Nine lunchers discussed a wide range of preservation and conservation issues, with an emphasis on end-user and staff education. Jennifer began by explaining the difference between Conservation (her area of responsibility) and Preservation (Tom's area). Conservation is concerned with the physical repair of library materials, while Preservation has a broader focus. Preservation begins with the entry of an item into the library's collection and encompasses its handling during processing and its use by readers. Preservation also deals with options for retaining the intellectual content of library materials (e.g. by microfilming) when the physical pieces are no longer useable or repairable.
Tom noted that library users need to learn about the proper care and handling of books. So do staff, because a good example is the best teaching tool. A case in point is the mouse problem in the Undergraduate Library, which appears to stem from food left in staff areas. Pests are everyone's problem because they can migrate between buildings via the steam tunnels. The UGL has developed a public and staff awareness campaign to combat problems from food and drink in the library.
Several ideas were tossed around for better service from custodial staff -- for instance, using liners consistently in waste baskets and emptying them more often. Jennifer reported, however, that O&M has experienced deep staff cuts due to the tight budget. Tom encourages library staff to take food waste to a trash bin outside the library, rather than depositing it in an office or bathroom waste basket.
The question was asked: Are there standards for packaging books that are shipped between libraries on campus? Jennifer and Tom haven't addressed this issue yet, though they have begun to investigate how books are handled in the Shipping Department. When packing books into boxes, it's best to lay them flat. Second best is to rest them on their spines.
Tom reported that he and Jennifer have been invited to meet with the GAs in the Education & Social Science Library, and they would welcome invitations to meet with staff in other departmental libraries. Visits to individual libraries are important because each unit faces unique preservation challenges. However, they are also planning open forums and training sessions for Library faculty, staff and GAs, which will get started after the Voyager implementation is completed (i.e. next fall). The topics may include basic book repair and a look behind the scenes of commercial binding. A field trip to a papermaker in Indiana is also envisioned in the future.
Although the UIUC Library lags behind most of its peers in addressing preservation and conservation issues, we are now "at a turning point" due to the creation of Tom's and Jennifer's positions and the construction of the Oak Street facility, which will include a state-of-the-art conservation lab. Staff and user awareness is a necessary element for moving forward.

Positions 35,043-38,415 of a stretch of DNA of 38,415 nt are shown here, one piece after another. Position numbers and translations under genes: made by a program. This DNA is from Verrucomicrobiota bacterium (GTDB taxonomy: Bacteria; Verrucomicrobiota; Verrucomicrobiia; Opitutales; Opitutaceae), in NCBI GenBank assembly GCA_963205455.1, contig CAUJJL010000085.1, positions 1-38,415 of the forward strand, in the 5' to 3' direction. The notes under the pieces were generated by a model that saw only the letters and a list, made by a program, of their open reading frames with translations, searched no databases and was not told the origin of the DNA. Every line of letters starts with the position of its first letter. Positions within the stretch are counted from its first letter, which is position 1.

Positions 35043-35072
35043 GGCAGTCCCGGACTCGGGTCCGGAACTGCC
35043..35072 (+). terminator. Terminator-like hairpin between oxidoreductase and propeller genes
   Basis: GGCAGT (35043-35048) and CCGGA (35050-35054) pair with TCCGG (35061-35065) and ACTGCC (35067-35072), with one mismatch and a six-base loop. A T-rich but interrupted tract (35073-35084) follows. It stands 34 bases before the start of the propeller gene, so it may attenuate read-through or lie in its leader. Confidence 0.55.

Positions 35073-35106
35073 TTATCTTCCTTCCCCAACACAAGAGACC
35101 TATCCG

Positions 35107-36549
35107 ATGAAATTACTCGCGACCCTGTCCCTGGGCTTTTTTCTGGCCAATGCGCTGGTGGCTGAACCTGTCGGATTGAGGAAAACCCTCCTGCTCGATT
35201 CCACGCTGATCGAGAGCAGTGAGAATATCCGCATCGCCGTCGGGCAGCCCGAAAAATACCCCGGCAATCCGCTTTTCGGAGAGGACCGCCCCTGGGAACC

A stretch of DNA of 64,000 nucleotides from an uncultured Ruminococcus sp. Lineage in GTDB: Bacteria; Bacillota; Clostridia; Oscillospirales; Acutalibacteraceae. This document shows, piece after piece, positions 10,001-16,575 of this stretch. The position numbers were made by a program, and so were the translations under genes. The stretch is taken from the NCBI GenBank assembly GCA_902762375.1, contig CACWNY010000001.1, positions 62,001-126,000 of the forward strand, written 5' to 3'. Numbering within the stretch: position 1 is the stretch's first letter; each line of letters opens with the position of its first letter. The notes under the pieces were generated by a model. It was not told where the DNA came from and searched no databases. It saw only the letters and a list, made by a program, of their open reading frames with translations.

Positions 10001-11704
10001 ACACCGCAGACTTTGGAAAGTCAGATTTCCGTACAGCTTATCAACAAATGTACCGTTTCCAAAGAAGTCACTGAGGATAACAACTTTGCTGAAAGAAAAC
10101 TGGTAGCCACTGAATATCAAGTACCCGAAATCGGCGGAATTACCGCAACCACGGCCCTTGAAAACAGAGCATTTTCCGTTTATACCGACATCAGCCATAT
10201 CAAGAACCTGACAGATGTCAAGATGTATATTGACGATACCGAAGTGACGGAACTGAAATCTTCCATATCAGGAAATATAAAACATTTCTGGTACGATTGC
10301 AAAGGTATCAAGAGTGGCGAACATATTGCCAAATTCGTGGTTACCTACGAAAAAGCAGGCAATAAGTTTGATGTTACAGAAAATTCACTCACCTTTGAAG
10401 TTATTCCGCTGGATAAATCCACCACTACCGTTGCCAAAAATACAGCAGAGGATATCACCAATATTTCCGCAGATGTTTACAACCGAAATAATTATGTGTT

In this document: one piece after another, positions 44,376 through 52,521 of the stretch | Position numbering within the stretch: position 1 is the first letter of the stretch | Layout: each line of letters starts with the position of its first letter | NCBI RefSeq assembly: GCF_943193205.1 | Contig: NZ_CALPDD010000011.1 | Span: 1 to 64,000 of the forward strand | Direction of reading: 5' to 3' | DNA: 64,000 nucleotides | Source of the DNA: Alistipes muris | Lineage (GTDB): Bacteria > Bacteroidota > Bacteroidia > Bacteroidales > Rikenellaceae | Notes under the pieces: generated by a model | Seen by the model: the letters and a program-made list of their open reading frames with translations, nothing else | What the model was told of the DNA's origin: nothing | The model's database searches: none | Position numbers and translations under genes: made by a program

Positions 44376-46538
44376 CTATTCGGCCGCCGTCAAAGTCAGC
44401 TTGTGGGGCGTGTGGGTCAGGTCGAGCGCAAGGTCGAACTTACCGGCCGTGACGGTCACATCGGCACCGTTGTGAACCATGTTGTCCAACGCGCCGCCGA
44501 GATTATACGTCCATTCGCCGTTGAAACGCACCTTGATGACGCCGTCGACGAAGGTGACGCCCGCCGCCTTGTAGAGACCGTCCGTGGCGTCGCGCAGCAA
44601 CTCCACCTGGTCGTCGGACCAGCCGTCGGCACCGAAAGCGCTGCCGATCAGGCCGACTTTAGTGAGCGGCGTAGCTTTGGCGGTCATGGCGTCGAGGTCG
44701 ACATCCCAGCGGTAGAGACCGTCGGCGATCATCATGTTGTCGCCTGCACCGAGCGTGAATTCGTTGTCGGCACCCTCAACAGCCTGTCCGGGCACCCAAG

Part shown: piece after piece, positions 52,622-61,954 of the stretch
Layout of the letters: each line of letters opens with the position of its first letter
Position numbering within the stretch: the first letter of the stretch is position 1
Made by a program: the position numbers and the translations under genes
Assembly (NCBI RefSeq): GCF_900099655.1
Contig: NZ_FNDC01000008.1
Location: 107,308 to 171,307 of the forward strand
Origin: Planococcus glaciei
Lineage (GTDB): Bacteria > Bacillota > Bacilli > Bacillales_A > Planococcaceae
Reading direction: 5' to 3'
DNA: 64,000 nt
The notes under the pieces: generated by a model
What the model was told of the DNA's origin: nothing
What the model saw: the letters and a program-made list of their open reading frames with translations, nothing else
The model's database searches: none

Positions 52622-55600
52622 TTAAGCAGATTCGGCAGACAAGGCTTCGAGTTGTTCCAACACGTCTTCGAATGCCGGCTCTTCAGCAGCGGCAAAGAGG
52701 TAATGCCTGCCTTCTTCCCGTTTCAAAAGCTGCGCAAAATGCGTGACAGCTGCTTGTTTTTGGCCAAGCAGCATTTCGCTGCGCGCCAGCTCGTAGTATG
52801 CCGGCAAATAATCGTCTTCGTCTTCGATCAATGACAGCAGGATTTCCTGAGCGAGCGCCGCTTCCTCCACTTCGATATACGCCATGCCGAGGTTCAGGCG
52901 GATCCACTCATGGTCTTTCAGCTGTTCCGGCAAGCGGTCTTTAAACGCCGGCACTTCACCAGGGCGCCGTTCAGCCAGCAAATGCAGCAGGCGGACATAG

The group discussed ways to alert library users to basic preservation concepts. The first priority is to raise awareness of the food and drink policy. The poster design contest currently underway is funded by the Library Friends. The Friends are also funding plastic bags for circ desks to give away on rainy days. Other ideas raised during the discussion included signs on copiers about how to copy books without damaging them and bookmarks that can be distributed during user education sessions. Jennifer and Tom asked for feedback on the usefulness of an electronic in-house newsletter containing preservation hints and spotlighting successful preservation activities at UIUC. Support was expressed for such a newsletter, provided it was "fun" and was distributed directly via email.
If you want a copy of the "Are YOU a Book Batterer?" quiz, just ask Tom. He explained that routine repetitive processes like date stamping inside book covers put stress on bindings. Mutilation is a troubling problem, and patterns of mutilation should always be aggressively investigated. Tom noted that 70% of the titles in the average academic library are no longer available for purchase after seven years from the date of publication, so damaged materials often cannot be replaced. A consultant who studied the UIUC Library's preservation situation recently estimated the worth of our collections at more than a billion dollars. This figure is a wake-up call to campus administrators and can be quoted to alert Trustees and other stakeholders to the importance of preservation.
The Mellon Foundation has given the Library $1million to address preservation and conservation needs. The grant will furnish the conservation lab in the Oak Street facility. Some of the money is contingent upon the Library raising matching funds, for a total of $2.4 million, which it has already begun to do. The goal is to establish an endowment for staff positions.
Tom and Jennifer noted that there are very few options for preservation education in the U.S. Most library schools, UIUC's included, offer only a course or two but not a full concentration. They hope to work with GSLIS to strengthen this area of research and teaching in the future.
Roxanne Frey announced that the next issue of Friendscript will be entirely devoted to preservation. Also, watch for a new web site that Jennifer and Tom are developing.